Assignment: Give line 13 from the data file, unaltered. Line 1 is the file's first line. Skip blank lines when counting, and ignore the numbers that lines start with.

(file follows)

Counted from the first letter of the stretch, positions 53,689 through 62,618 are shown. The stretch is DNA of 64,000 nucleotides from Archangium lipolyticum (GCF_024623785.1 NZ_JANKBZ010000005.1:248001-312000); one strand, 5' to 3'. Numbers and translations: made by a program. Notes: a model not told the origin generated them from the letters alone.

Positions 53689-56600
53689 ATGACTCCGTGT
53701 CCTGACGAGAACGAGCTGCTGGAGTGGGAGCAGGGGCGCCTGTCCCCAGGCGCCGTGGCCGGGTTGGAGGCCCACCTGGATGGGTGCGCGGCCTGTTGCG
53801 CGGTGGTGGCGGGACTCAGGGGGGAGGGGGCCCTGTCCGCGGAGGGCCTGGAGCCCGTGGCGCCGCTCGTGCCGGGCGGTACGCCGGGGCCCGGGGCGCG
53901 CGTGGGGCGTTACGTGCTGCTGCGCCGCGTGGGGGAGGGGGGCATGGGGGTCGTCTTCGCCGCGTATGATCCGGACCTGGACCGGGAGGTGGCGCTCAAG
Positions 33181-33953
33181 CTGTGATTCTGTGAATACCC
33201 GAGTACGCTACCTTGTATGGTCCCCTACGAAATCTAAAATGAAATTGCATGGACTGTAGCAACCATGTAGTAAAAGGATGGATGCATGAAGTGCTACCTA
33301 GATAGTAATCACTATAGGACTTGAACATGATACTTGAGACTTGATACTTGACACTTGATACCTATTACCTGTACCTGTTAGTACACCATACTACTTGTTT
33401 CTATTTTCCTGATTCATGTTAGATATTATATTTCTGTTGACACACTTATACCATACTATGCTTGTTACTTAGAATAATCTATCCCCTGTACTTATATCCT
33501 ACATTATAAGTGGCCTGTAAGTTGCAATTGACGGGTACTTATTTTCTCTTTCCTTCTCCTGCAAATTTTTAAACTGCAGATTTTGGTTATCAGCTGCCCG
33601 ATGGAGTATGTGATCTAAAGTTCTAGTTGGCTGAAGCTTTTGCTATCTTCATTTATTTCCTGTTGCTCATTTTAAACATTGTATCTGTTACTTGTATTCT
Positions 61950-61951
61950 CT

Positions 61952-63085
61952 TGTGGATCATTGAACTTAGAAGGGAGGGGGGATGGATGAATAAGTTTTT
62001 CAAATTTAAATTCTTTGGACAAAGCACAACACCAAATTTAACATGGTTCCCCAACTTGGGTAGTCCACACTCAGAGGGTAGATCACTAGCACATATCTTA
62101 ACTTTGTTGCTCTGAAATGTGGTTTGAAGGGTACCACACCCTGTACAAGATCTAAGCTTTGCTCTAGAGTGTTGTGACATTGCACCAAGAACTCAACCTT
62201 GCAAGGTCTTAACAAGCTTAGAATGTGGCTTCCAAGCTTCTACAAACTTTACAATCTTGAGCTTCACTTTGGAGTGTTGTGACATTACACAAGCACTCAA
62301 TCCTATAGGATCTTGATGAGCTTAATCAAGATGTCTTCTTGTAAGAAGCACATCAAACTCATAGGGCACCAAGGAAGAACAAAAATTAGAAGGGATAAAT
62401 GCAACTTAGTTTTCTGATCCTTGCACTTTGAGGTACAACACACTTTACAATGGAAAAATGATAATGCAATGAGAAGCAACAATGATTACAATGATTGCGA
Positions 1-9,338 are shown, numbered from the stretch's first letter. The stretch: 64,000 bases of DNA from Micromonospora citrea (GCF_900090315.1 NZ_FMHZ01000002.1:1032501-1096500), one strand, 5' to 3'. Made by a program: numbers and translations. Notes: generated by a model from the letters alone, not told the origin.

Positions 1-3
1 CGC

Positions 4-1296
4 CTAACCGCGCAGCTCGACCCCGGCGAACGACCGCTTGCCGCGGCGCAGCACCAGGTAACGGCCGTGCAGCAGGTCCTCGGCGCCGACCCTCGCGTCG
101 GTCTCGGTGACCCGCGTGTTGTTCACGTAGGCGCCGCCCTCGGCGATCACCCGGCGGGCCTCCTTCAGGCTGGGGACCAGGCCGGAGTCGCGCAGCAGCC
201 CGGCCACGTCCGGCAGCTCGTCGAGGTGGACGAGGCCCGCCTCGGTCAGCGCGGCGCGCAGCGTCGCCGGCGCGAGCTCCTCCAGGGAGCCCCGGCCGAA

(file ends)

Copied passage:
33601 ATGGAGTATGTGATCTAAAGTTCTAGTTGGCTGAAGCTTTTGCTATCTTCATTTATTTCCTGTTGCTCATTTTAAACATTGTATCTGTTACTTGTATTCT